The Lunar Reconnaissance Orbiter Diviner team just released some preliminary views of their data taken during the LCROSS impact, which clearly shows the thermal signature from the crash into the Moon. I'm too tired for analysis so will lazily repost what they said on their blog. Also note that DIVINER is very, very similar to the Mars Climate Sounder instrument on Mars Reconnaissance Orbiter; Diviner operates in nadir mode more than Mars Climate Sounder.
What they said:
The LRO Diviner instrument obtained infrared observations of the LCROSS impact this morning. LRO flew by the LCROSS Centaur impact site 90 seconds after impact at a distance of ~80 km. Diviner was commanded to observe the impact site on eight successive orbits, and obtained a series of thermal maps before and after the impact at approximately two hour intervals at an angle of approximately 48 degrees off nadir. In this viewing geometry, the spatial footprint of each Diviner detector was roughly 300 by 700 meters.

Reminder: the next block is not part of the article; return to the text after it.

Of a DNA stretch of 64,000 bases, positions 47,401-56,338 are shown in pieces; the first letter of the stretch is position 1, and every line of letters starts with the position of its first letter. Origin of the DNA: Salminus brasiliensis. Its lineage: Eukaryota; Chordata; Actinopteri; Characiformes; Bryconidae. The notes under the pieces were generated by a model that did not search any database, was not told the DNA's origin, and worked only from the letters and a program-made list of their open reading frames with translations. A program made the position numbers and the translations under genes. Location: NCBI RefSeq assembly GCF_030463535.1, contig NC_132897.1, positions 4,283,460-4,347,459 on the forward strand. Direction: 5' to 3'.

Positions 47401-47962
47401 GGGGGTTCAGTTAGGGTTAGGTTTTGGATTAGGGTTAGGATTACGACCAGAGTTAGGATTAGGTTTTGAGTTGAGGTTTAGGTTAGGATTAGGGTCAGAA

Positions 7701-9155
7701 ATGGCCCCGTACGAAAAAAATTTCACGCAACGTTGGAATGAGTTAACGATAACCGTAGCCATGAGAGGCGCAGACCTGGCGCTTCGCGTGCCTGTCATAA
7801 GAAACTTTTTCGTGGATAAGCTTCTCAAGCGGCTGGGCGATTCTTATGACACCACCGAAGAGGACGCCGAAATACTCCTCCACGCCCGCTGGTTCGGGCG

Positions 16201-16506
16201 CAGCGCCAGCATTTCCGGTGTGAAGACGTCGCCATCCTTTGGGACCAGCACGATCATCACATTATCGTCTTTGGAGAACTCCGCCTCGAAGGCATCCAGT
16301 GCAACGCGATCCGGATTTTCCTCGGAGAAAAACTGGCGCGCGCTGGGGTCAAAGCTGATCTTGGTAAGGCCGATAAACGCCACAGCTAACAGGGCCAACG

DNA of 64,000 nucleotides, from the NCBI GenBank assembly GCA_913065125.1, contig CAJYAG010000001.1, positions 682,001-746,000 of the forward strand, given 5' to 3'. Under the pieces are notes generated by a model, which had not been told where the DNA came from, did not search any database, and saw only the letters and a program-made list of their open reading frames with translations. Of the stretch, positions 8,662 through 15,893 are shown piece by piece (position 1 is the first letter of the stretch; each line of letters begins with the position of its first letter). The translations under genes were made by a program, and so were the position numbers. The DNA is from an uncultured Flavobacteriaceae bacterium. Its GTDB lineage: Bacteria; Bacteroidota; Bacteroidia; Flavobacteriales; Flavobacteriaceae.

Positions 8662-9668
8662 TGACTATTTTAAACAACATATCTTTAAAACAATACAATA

[The figure above] shows the locations of the Diviner LCROSS impact swaths overlain on a grayscale daytime thermal map of the Moon's south polar region. Diviner data were used to help select the final LCROSS impact site inside Cabeus Crater, which sampled an extremely cold region in permanent shadow that can serve as an effective cold trap for water ice and other frozen volatiles.
[The figure above] shows preliminary, uncalibrated Diviner thermal maps of the impact site acquired two hours before the impact, and 90 seconds after the impact. The thermal signature of the impact was clearly detected in all four Diviner thermal mapping channels. Since the LCROSS impact feature is predicted to be significantly smaller than a Diviner footprint, its detection is consistent with the notion that the LCROSS impact resulted in significant local heating of the lunar surface.